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A facile in vitro model to study rapid mineralization in bone tissues.

Deegan AJ, Aydin HM, Hu B, Konduru S, Kuiper JH, Yang Y - Biomed Eng Online (2014)

Bottom Line: Two size aggregates (on average, large aggregates were 745 μm and small 79 μm) were obtained by the facile technique with high yield.The gene expression of important ECM molecules for bone formation including collagen type I, alkaline phosphatase, osteopontin and osteocalcin, varied temporally, differed between monolayer and aggregate cultures, and depended on aggregate size.Monolayer specimens stayed in a proliferation phase for the first 24 hours, and remained in matrix synthesis up to 72 hours; whereas the small aggregates were in the maturation phase for the first 24 and 48 hour cultures and then jumped to a mineralization phase at 72 hours.

View Article: PubMed Central - PubMed

Affiliation: Institute for Science and Technology in Medicine, School of Medicine, Keele University, Stoke-on-Trent ST4 7QB, UK. y.yang@keele.ac.uk.

ABSTRACT

Background: Mineralization in bone tissue involves stepwise cell-cell and cell-ECM interaction. Regulation of osteoblast culture microenvironments can tailor osteoblast proliferation and mineralization rate, and the quality and/or quantity of the final calcified tissue. An in vitro model to investigate the influencing factors is highly required.

Methods: We developed a facile in vitro model in which an osteoblast cell line and aggregate culture (through the modification of culture well surfaces) were used to mimic intramembranous bone mineralization. The effect of culture environments including culture duration (up to 72 hours for rapid mineralization study) and aggregates size (monolayer culture as control) on mineralization rate and mineral quantity/quality were examined by osteogenic gene expression (PCR) and mineral markers (histological staining, SEM-EDX and micro-CT).

Results: Two size aggregates (on average, large aggregates were 745 μm and small 79 μm) were obtained by the facile technique with high yield. Cells in aggregate culture generated visible and quantifiable mineralized matrix within 24 hours, whereas cells in monolayer failed to do so by 72 hours. The gene expression of important ECM molecules for bone formation including collagen type I, alkaline phosphatase, osteopontin and osteocalcin, varied temporally, differed between monolayer and aggregate cultures, and depended on aggregate size. Monolayer specimens stayed in a proliferation phase for the first 24 hours, and remained in matrix synthesis up to 72 hours; whereas the small aggregates were in the maturation phase for the first 24 and 48 hour cultures and then jumped to a mineralization phase at 72 hours. Large aggregates were in a mineralization phase at all these three time points and produced 36% larger bone nodules with a higher calcium content than those in the small aggregates after just 72 hours in culture.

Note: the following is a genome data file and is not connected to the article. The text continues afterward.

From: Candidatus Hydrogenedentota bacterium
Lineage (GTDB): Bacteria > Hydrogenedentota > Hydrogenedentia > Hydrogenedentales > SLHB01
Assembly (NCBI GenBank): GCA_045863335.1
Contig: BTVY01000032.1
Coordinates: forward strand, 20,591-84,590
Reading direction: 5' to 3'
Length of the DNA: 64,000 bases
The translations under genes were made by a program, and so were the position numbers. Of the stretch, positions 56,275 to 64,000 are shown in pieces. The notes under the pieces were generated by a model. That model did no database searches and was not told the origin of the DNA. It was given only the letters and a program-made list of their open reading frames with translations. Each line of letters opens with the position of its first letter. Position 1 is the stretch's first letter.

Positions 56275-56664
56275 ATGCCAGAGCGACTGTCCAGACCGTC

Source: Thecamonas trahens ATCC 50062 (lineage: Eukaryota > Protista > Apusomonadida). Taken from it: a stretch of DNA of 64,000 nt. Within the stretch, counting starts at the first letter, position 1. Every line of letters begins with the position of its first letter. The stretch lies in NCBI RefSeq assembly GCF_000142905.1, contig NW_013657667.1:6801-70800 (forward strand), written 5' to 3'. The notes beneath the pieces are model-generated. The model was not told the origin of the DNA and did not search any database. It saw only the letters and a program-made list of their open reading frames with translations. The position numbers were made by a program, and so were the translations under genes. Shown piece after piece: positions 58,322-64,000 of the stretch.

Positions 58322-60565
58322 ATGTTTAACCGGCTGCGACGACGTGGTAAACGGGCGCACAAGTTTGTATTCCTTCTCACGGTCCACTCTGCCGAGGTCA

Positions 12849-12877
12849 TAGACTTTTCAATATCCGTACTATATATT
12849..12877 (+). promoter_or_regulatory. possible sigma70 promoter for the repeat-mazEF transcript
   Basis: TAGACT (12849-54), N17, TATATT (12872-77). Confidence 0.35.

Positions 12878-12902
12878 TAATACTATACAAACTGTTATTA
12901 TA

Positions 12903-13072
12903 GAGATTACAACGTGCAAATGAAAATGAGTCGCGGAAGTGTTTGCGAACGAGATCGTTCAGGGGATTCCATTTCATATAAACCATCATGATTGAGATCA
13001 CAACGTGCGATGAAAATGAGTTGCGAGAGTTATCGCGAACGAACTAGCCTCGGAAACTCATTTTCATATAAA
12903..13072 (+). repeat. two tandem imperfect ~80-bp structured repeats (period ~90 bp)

Conclusions: This study confirms that aggregate culture is sufficient to induce rapid mineralization and that aggregate size determines the mineralization rate. Mineral content depended on aggregate size and culture duration. Thus, our culture system may provide a good model to study regulation factors at different development phases of the osteoblastic lineage.

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The expression levels of four different genes associated with osteogenesis; collagen type I (COL1), osteopontin (OPN), alkaline phosphatase (ALP), osteocalcin (OCN) as the function of the culture conditions and time duration.
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Fig2: The expression levels of four different genes associated with osteogenesis; collagen type I (COL1), osteopontin (OPN), alkaline phosphatase (ALP), osteocalcin (OCN) as the function of the culture conditions and time duration.

Mentions: The four genes; COL1, ALP, OPN and OCN were expressed under all three cell culture conditions, but the expression pattern varied by culture duration and culture substrate. Except for COL1, non-coated aggregates had higher gene expression levels than the other two groups (Figure 2).Figure 2